Does anyone have experience of eye/head tics in children? Is it normal for them to be very frequent? Can they affect reading?

OP posts:
Youreastar · 27/03/2023 20:41

My eldest had them when he was younger. Often more noticeable when stressed. Like yourself I did consult the gp and they gave the same advice. After searching online I found they are brought on by the lack of magnesium. Try magnesium rich foods or a supplement. I gave my son a supplement and the tics did go. Once I stopped the supplement they returned. I continued with it for a few months and they did stop. He hasn't had them for a while now but probably is still deficient in magnesium (fussy eater). Hope that helps.

wobblymum1 · 27/03/2023 20:48

My ds10 has them and they started around that age. They come and go and definitely much worse when tired, stressed or anxious. Best advice is not to pay them any attention. If any help he doesn’t get bullied at all for them, In face his friends call them his “superpowers” 💞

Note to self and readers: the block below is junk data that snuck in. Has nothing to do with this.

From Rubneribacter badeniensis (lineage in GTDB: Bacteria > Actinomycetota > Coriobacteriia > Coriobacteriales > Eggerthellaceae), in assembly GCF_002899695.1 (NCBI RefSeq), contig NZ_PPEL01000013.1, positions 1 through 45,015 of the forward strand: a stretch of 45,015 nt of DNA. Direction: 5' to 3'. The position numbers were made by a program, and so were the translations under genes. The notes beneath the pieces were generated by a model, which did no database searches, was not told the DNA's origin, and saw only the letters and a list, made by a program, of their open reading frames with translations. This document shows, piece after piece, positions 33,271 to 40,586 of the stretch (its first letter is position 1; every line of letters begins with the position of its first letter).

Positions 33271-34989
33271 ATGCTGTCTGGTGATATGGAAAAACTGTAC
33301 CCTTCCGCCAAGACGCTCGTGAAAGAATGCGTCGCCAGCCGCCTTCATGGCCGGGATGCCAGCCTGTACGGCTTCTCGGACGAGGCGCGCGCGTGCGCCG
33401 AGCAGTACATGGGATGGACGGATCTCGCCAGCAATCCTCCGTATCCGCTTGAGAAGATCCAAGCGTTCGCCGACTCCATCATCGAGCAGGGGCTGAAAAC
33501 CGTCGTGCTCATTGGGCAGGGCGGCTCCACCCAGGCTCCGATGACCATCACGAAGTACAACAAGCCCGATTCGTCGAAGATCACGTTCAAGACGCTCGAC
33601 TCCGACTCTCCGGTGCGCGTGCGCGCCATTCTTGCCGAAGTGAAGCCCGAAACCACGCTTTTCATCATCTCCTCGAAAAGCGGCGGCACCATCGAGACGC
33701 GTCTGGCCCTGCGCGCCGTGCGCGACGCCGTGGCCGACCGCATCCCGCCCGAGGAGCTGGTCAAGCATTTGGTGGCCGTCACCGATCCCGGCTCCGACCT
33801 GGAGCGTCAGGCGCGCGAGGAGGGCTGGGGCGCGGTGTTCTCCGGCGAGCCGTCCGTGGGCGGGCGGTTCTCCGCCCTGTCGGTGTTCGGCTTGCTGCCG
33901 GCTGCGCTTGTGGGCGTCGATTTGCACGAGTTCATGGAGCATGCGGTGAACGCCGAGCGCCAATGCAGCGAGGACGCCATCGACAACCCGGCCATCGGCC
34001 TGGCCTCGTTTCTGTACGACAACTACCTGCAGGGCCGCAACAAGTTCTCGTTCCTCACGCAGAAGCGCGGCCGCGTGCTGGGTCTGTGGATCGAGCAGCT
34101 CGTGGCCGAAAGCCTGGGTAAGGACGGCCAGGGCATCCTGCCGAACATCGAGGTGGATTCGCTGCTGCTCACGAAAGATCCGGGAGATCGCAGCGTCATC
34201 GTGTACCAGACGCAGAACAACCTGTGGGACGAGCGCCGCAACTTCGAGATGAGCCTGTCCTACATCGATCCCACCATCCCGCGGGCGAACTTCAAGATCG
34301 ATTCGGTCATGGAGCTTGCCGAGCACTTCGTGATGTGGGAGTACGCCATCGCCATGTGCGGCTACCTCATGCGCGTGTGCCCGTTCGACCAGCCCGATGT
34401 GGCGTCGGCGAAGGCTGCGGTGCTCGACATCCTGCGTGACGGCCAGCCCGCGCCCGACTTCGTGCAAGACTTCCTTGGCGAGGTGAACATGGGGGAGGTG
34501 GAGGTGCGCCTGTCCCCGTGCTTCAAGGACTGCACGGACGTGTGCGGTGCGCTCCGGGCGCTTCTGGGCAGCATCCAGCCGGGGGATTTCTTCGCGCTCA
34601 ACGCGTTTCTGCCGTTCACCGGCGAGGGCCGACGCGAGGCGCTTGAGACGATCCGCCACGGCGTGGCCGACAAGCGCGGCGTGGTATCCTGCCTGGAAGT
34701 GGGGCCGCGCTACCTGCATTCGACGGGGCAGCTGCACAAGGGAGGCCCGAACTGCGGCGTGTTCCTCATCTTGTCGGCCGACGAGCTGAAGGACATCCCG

Lovemusic33 · 27/03/2023 20:56

My dd had them last year when going through a lot of changes, she’s a lot older than your dd, was doing A levels and applying for uni, they continued through exams and during the summer holidays they got worse. Dd has a diagnosis of Aspergers and I was worrying about her developing Tourette’s (we like to worry 😬). Once settled at uni the tics have vanished but I worry they will return when she comes home as she seems more settled at uni than at home.

I think most of the time they just disappear, or they just come and go when anxiety/stress levels are high. With my dd mentioning them just made things worse. When they were at their worse she was hurting her neck so was well aware of them.

Allthegoodusernamesareused · 27/03/2023 21:06

My DD (12) developed facial tics about 3 years ago when she was going through a stressful time at school. Like you, we were advised to ignore, which we did. The seem worse when she's tired or upset, but have lessened a bit. Interested to read PP above about magnesium supplements, I'll give that a go.